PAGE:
by Lynn Lee
If it’s Oscar season, there must be category fraud lurking somewhere. This year most of the debate has centered around Viola Davis, whose barn-burner of a performance opposite Denzel Washington in Fences is a virtual lock ...for supporting actress gold. There’s little doubt the decision to go supporting was driven by the perception that lead actress would be a much tougher road in an especially competitive year. Still, it’s such a powerhouse turn that many Viola fans are justifiably frustrated by what looks like a cynical lack of faith in both her and the Academy.
And yet, having previously read the play and seen it performed on stage – though not the production that starred Viola and Denzel – I can’t help wondering if this is as open-and-shut a case of category fraud as it appears. In terms of the weight and magnetism of Viola’s performance, it feels like a lead role. But the way the role is written, as August Wilson conceived it, I think is a closer call...
For the first two-thirds of Fences, Viola’s Rose is a quiet, steadying presence, alternately laughing at, chiding, and submitting to the attentions of her larger-than-life husband, Troy (Denzel). It’s not just her, either. Troy’s the kind of guy who likes to talk and hear himself talk, and neither Rose, nor their son Cory (Jovan Adepo), nor Troy’s friend and co-worker Bono (Stephen Henderson), can get much of a word in edgewise once he gets going. And for the most part, they don’t try particularly hard. But the dynamic shifts radically when Troy finds himself in a moral bind and in the uncomfortable and uncharacteristic position of supplicant. He throws himself onto Rose’s mercy, knowing he’s in the wrong, but being Troy, he can’t help casting himself as the victim of a greater wrong—if he cheated on her, it was because society cheated him. Weighed down by his responsibilities and his lack of advancement, he cheated because it helped him forget temporarily that he’s “been standing in the same place for eighteen years.” That’s when Rose explodes:
I been standing with you! I been right here with you, Troy … I gave eighteen years of my life to stand in the same spot with you.
Don’t you think I ever wanted other things? Don’t you think I had dreams and hopes?
Despite her own doubts and disappointments, she stayed with him, she kept her faith in and with him, she gave everything of herself to him, while he took it all for granted. It’s a riveting come-to-Jesus moment in the play. In the movie, as delivered by Viola, it’s volcanic; if she doesn’t literally breathe fire, she all but does emotionally. She also does what seemed impossible: she completely eclipses Denzel. Even though his Troy, momentarily stunned into silence, lashes back (catching young Cory in the cross-fire), it’s too late for him to reclaim the spotlight entirely. He now shares it with Rose.
Ultimately, though, Rose allows Troy’s choices to continue to dictate hers, partly because she’s a better person than he is, partly because her choices are realistically even more limited than his. She stays with him and raises his daughter as her own, even as she watches him drive away their son. And even after Troy passes on, she compels the estranged son to honor him. Her final monologue serves as an elegy for Troy, but also for the life she might have lived:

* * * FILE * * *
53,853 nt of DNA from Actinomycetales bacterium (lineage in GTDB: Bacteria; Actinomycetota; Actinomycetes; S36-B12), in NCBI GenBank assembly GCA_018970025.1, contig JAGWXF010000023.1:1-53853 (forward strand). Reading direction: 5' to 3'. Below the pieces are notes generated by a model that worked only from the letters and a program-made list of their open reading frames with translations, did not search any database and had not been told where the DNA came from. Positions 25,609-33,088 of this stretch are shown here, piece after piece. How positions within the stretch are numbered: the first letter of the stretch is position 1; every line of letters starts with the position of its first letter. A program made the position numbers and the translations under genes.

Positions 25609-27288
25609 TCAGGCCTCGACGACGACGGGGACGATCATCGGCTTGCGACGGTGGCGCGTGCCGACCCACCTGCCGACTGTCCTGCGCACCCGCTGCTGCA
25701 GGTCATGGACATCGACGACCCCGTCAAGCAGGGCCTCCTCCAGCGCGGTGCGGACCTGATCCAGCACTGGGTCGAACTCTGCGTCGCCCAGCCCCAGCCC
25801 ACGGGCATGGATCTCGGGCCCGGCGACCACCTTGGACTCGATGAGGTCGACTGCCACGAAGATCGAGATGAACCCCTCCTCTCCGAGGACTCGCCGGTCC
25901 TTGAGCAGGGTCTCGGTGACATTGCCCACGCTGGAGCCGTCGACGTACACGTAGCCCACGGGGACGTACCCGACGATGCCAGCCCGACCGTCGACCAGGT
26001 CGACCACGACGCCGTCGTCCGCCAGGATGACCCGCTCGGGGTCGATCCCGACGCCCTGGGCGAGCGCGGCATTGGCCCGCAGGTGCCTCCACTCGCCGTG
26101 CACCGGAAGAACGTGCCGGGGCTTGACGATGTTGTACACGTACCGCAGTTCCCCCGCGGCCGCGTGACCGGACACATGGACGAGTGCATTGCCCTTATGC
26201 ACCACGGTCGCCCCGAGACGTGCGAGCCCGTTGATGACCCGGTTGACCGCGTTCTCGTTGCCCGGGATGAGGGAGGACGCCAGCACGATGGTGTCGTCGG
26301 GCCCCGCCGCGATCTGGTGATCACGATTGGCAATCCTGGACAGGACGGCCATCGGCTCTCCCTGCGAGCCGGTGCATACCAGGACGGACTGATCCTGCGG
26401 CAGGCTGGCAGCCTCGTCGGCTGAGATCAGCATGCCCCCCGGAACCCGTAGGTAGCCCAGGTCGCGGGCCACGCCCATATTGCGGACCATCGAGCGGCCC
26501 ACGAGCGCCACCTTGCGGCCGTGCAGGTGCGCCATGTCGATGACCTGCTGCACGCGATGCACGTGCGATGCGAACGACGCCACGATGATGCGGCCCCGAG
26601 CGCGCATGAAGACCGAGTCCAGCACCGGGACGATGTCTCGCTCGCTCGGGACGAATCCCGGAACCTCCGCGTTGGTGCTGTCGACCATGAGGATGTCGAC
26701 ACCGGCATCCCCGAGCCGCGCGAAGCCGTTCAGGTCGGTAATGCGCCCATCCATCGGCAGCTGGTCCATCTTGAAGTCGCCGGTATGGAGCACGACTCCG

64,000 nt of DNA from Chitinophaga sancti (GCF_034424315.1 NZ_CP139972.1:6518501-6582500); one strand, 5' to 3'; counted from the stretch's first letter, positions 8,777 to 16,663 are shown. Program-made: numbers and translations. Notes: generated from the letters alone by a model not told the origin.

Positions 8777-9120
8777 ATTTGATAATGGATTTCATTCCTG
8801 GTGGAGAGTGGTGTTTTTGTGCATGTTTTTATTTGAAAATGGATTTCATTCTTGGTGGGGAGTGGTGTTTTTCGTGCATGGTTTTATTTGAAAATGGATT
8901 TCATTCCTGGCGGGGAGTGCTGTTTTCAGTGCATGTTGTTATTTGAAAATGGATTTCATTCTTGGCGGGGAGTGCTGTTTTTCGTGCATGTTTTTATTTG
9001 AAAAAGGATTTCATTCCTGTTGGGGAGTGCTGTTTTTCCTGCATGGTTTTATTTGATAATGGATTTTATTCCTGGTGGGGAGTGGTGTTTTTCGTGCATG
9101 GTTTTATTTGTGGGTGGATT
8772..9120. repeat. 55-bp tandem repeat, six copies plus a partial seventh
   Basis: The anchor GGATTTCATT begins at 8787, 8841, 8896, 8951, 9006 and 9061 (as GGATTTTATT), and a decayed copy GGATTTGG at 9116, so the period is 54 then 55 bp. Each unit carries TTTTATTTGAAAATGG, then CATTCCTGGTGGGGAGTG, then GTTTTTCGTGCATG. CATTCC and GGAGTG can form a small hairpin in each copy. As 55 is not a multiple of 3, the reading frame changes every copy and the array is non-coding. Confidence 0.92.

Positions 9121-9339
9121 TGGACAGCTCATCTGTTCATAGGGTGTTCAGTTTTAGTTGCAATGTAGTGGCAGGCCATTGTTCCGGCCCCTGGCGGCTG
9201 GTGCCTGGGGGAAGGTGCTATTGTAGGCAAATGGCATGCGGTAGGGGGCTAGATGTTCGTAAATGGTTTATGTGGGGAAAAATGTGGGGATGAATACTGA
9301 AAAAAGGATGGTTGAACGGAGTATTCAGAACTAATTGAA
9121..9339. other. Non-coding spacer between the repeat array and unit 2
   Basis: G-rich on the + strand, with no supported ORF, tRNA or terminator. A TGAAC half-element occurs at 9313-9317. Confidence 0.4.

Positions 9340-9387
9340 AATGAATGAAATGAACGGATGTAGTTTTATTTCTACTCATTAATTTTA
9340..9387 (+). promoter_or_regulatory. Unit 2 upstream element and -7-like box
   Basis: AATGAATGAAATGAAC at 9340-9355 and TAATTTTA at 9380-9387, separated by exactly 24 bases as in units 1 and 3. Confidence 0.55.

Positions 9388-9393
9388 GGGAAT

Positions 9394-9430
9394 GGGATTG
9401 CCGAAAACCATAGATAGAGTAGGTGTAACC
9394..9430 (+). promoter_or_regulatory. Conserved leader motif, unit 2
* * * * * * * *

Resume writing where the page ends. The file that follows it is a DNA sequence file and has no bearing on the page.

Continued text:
When your daddy walked through the house he was so big he filled it up. That was my first mistake. Not to make him leave some room for me. For my part in the matter. But at that time I wanted that...
I didn’t know to keep up his strength I had to give up little pieces of mine. I did that. I took on his life as mine and mixed up the pieces so that you couldn’t hardly tell which was which anymore. It was my choice. It was my life and I didn’t have to live it like that. But that’s what life offered me in the way of being a woman and I took it.
This speech doesn’t conclusively establish that Rose is “only” a supporting character. If anything, it simply underscores how much Troy depended on Rose for his own identity and self-worth, and how being an African American woman in the 1950s added an extra handicap that Troy never had to deal with. There’s a fair argument to be made that Rose is the unsung hero of his story. But it’s hard to deny that it is still his story, with all of the other characters’ arcs defined by Troy’s effect on them.
Notably, when the play premiered on Broadway in 1987 (with James Earl Jones as Troy, Mary Alice as Rose, and Courtney B. Vance as Cory), Mary Alice was awarded the Tony for best featured actress. For the 2010 Broadway revival, however, Viola won the Tony for best (lead) actress. Little change was made to the play’s text in the revival. The only thing that changed was the actress. If Viola seems like a lead, it’s a tribute to the singular power of her performance. And perhaps that’s all we need for Oscar to recognize her as such; it would certainly be deserved. But in a way, a nomination for best supporting actress would be oddly fitting, thematically, for a character who played supporting when she should have been the lead.